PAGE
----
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12 Need-To-Know Safety Tips for 2013

Individual Protection The new year means new resolutions, new goals and new possibilities. That being said, the start of the year is a great time for churches to review their safety procedures and policies. With 13 easy-to-follow safety tips, consider resolving to take specific steps towards a safer worship center in 2013. These valuable tips could potentially prevent a distressing accident from occurring and save lives. Start 2013 off on the right foot with these 12 Need-to-Know Safety Tips:

1. Establish a Safety Ministry
Form a Safety Team whose responsibility is to address the broad range of risks that your church faces. By utilizing this team, you will be able to identify and minimize your church’s greatest areas of risk.

2. Facility Inspections
Execute a regular facility inspection process of your buildings and grounds to protect against risks, such as fires, falls and crimes.

3. Fire Safety
Like any disaster, a fire can bring panic and chaos. To avoid these states of mind, it is important to prepare for fires by creating a basic plan and installing essential safety systems. For churches, it is especially important to consider evacuation of the elderly, disabled, small children and infants.

4. Background Checks
Conducting criminal background checks on the people who work or volunteer with children and youth in your church is a key safeguard in their protection.

5. Playground Safety
Thousands of children visit an emergency room every year due to an injury sustained on a playground. Appropriate measures should be taken to reduce the risk of injury.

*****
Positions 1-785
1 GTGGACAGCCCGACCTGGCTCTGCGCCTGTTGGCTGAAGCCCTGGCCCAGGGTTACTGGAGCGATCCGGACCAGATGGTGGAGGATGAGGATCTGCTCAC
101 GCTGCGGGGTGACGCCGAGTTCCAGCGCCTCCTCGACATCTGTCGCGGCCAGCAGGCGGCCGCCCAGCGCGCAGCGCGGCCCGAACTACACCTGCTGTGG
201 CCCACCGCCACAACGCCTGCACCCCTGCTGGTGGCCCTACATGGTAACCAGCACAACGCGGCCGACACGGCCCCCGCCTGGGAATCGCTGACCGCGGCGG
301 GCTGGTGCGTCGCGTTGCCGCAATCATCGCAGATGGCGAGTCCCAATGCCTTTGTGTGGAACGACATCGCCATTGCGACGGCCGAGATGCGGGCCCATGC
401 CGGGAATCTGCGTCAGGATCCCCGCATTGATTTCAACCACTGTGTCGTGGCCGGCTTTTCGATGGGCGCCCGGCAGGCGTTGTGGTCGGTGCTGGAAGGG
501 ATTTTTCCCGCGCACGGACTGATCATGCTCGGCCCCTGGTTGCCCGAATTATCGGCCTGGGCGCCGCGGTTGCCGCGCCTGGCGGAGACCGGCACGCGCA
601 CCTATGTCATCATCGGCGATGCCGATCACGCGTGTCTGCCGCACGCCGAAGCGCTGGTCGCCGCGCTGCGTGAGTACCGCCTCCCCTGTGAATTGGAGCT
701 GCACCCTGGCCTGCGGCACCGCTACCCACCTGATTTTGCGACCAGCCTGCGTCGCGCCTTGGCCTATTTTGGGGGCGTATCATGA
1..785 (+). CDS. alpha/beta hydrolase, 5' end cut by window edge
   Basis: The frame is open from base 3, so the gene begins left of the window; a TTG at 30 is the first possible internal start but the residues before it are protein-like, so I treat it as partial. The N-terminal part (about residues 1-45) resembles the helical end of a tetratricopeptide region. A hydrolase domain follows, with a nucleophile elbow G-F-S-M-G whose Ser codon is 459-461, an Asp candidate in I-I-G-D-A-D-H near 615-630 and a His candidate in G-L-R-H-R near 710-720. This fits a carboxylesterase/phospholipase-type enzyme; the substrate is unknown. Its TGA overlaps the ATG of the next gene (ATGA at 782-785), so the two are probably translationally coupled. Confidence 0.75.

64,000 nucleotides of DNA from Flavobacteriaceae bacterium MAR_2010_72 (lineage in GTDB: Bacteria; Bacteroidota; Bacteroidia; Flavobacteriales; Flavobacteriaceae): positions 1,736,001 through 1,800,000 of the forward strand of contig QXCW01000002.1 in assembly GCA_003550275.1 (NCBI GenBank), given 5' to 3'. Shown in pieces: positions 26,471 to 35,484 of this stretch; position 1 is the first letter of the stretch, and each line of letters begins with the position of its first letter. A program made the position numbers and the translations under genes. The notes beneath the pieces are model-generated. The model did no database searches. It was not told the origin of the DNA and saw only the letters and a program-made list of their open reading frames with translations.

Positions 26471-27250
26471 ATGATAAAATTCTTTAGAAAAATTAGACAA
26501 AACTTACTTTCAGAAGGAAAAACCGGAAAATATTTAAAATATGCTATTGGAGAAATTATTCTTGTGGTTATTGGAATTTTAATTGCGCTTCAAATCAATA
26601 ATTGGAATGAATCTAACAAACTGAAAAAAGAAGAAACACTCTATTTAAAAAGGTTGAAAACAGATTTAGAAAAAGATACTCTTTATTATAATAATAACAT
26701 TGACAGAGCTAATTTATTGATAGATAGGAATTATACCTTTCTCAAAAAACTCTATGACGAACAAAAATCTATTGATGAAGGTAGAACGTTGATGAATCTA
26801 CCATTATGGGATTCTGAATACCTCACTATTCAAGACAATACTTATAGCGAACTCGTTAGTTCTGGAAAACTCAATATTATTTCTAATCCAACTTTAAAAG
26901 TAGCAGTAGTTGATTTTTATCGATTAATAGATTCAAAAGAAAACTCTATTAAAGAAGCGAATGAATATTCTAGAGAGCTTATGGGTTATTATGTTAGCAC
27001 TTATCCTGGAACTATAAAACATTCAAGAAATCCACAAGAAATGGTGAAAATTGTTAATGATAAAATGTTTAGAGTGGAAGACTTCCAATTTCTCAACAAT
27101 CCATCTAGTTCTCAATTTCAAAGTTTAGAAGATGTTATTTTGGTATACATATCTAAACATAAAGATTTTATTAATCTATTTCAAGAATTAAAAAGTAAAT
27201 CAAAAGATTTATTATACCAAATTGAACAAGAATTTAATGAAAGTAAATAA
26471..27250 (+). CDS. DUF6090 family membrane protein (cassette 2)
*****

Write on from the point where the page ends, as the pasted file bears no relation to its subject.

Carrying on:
6. Electrical Safety
Evaluate the state of your electrical systems using an Electrical Self-Assessment Survey. By completing an electrical self-assessment survey on each building, you will be able to identify any electrical concerns and take corrective action, thus reducing your chances of an electrical fire.

7. Protect Your Money
Maintain and control your finances in 2013 by developing a financial policy. The policy should address procedures for handling funds from the time collections are taken until money is distributed. It is important to remember that we are called to take care of those people and possessions God has trusted to our care. This includes the finances that keep ministry alive in our churches.

8. Food Preparation
While your employees and/or volunteers have the best intentions, accidental oversights could cause a major outbreak of food poisoning. To curtail food risk, a written policy regarding food preparation safety can be developed by your church, and all employees and/or volunteers who work in the kitchen should be required to train on the policies and procedures.

9. Volunteer/Employee Safety
For many, the safety of one’s employees and volunteers is a top priority. Whether it is injury and illness prevention, ergonomics or employment practices.

10. Festival Safety
It is important to inspect your grounds and facilities before the time of your festival, looking particularly for slip-and-fall dangers and other potential hazards. It is recommended that you follow an established inspection checklist.

11. Transportation – Vehicle Self Inspections
If you’re planning a trip, be sure to add a Vehicle Self Inspection to your list. Whether you’re driving a church-owned or private vehicle, it’s critical you take the preventative measures that reduce risk of injury or death.

12. Slips and Falls
Slips and falls are second only to vehicle accidents as the primary cause of accidental deaths. Reduce the risk of slips and falls this year by taking the necessary steps to prevent them.
By improving the safety of your church now, you could prevent a heart-breaking incident from taking place down the road. Just one accident prevented will have been well worth the time and effort that you invest to make your church a safer place. Make 2013 your best thus far by taking these precautions.

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